As reported by CNBC, the $75 million "bombshell deal still leaves JPMorgan Chase to defend its own would-be class action lawsuit by Epstein accusers in U.S. District Court in Manhattan, which involves similar allegations."
JPMorgan CEO Jamie Dimon, who previously stated that the bank is not responsible for the sex trafficking activities of its former customer, is scheduled to be deposed in the lawsuit filed against the bank. The deposition is in relation to the lawsuit filed by the government of the U.S. Virgin Islands as well as another related suit, both set to take place on May 26, CNBC reported.
The Wall Street Journal was the first to report the $75 million settlement. CNBC reported:
Under the deal, victims of Epstein who were affected by his sex trafficking during the time when he was a customer of Deutsche Bank, from 2013 through 2018, would receive at least $75,000 and up to $5 million depending on an evaluation of their claims.
Deutsche Bank spokesman Dylan Riddle would not comment on the deal, but noted that his bank has spent more than 4 billion euros [$4.34 billion] to strengthen internal financial controls.
“In recent years, Deutsche Bank has made considerable progress in remedying a number of past issues,” Riddle said.
He pointed out that in 2020, when JPMorgan agreed to pay a $150 million fine to New York's financial regulator for its involvement with Epstein and other matters, Deutsche Bank had noted: “We acknowledge our error onboarding Epstein in 2013, and the weaknesses in our processes, and have learnt from our mistakes and our shortcomings.”
The two law firms representing the accusers, Edwards Pottinger and Boies Schiller Flexner, in a joint statement obtained by CNBC, said: “This groundbreaking settlement is the culmination of two law firms conducting more than a decade-long investigation to hold one of Epstein’s financial banking partners responsible for the role it played in facilitating his trafficking organization.”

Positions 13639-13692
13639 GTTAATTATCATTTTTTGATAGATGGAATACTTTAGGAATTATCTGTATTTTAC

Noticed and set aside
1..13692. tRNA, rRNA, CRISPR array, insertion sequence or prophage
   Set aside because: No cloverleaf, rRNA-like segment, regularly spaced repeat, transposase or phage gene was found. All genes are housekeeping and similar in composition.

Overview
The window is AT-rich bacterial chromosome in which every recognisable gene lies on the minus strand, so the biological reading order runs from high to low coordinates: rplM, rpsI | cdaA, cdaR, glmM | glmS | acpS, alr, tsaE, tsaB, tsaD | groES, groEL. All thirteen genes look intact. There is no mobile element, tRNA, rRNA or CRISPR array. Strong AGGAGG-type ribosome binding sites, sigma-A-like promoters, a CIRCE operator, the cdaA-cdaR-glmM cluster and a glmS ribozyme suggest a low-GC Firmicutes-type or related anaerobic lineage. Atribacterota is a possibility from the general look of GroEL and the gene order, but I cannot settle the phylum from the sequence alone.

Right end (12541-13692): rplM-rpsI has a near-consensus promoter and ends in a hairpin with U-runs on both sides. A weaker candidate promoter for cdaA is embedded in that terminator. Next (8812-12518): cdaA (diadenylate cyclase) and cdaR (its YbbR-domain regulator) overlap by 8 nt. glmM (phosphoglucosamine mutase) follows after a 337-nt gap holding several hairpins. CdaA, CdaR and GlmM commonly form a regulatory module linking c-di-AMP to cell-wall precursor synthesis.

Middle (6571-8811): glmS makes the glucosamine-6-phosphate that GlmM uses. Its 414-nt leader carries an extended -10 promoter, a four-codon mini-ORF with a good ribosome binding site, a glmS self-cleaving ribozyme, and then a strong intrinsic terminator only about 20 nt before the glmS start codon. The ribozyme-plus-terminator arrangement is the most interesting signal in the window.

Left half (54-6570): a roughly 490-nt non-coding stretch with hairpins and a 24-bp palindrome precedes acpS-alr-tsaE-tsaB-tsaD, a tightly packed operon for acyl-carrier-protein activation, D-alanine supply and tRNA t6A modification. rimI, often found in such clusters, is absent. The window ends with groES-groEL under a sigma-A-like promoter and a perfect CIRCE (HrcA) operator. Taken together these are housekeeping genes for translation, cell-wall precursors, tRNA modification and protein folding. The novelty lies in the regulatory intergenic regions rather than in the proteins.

The lawsuit, filed in November by a woman identified as Jane Doe, sought class-action status. In the suit, Jane Doe alleged that Deutsche Bank had knowingly engaged in and financially profited from Epstein's sex trafficking activities by providing the necessary financial support to sustain the operation.
“Deutsche Bank also knew that Epstein would use means of force, threats of force, fraud, abuse of legal process, exploitation of power disparity, and a variety of other forms of coercion to cause young women and girls to engage in commercial sex acts,” the suit claimed.
“Knowing that they would earn millions of dollars from facilitating Epstein’s sex trafficking, and from its relationship with Epstein, Deutsche Bank chose profit over following the law,” the suit added. “Specifically, Deutsche Bank chose facilitating a sex trafficking operation in order to churn profits.”
Following the termination of his banking relationship with JPMorgan in 2013, Epstein subsequently became a customer of Deutsche Bank. Prior to that, Epstein had been a customer of JPMorgan from 1998 until 2013.
“Deutsche Bank picked up exactly where JPMorgan left off and became the bank that Epstein needed to fund his sexual abuse and sex-trafficking operation,” the suit says.
Epstein was an American financier and convicted sex offender who was found dead in his cell in 2019 while awaiting trial on charges of sex trafficking minors. He was convicted of soliciting an underage girl for prostitution in 2008 and served 13 months in jail.
He made headlines again in 2019 when he was arrested and charged with sex trafficking minors. He was accused of running a sex trafficking ring that involved underage girls, some as young as 14, and had allegedly been engaging in this behavior for years.
The charges against him were extensive, including conspiracy to commit sex trafficking, sex trafficking of minors, and conspiracy to commit forced labor. He was denied bail and was held in a federal jail until his death.